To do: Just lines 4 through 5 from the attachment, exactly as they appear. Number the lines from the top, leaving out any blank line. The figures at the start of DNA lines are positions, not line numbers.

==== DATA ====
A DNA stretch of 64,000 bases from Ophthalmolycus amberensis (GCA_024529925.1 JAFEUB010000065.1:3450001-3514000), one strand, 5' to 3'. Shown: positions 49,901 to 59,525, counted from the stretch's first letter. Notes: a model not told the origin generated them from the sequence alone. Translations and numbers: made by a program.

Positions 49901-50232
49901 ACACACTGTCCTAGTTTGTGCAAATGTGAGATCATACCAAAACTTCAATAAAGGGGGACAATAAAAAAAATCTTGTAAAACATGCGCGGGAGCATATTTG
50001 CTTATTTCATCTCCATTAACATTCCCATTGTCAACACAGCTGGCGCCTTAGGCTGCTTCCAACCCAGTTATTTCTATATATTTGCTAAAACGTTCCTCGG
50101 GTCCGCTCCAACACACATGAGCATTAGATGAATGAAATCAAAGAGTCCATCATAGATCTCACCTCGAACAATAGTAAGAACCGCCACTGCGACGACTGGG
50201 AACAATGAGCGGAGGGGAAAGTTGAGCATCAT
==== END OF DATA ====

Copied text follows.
50001 CTTATTTCATCTCCATTAACATTCCCATTGTCAACACAGCTGGCGCCTTAGGCTGCTTCCAACCCAGTTATTTCTATATATTTGCTAAAACGTTCCTCGG
50101 GTCCGCTCCAACACACATGAGCATTAGATGAATGAAATCAAAGAGTCCATCATAGATCTCACCTCGAACAATAGTAAGAACCGCCACTGCGACGACTGGG